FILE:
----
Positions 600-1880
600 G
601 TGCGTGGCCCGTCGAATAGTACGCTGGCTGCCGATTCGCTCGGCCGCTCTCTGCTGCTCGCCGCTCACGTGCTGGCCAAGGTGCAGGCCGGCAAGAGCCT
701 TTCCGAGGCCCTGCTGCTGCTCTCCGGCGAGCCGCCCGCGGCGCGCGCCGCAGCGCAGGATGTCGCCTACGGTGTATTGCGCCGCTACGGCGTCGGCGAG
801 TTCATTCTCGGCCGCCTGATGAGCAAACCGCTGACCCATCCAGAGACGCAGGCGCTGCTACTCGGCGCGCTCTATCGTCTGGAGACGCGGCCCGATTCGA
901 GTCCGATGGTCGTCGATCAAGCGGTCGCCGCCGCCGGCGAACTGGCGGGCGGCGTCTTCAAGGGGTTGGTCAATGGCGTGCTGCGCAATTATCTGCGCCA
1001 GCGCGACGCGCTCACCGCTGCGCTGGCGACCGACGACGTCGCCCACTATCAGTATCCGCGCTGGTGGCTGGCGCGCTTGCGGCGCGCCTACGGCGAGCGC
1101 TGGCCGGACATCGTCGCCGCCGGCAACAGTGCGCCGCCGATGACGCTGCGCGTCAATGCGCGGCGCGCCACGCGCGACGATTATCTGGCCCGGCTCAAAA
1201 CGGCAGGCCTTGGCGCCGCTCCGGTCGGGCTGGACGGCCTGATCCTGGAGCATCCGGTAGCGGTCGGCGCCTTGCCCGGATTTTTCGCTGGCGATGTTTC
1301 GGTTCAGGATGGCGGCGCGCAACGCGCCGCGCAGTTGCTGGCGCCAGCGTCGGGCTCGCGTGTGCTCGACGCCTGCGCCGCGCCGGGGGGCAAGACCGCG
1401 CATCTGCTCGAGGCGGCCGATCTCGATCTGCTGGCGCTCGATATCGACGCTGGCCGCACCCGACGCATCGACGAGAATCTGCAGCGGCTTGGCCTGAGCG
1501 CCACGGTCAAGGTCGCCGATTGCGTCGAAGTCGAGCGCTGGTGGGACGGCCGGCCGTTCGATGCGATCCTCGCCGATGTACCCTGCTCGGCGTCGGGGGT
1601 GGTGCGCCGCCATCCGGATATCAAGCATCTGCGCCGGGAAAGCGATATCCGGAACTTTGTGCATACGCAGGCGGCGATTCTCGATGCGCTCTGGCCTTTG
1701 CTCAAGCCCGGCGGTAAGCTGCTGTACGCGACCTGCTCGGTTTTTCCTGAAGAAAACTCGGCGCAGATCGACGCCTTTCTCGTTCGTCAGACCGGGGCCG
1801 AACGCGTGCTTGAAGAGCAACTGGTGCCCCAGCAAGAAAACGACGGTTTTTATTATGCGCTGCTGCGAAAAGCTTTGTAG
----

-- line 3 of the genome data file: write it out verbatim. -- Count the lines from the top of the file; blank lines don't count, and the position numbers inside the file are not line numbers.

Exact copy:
601 TGCGTGGCCCGTCGAATAGTACGCTGGCTGCCGATTCGCTCGGCCGCTCTCTGCTGCTCGCCGCTCACGTGCTGGCCAAGGTGCAGGCCGGCAAGAGCCT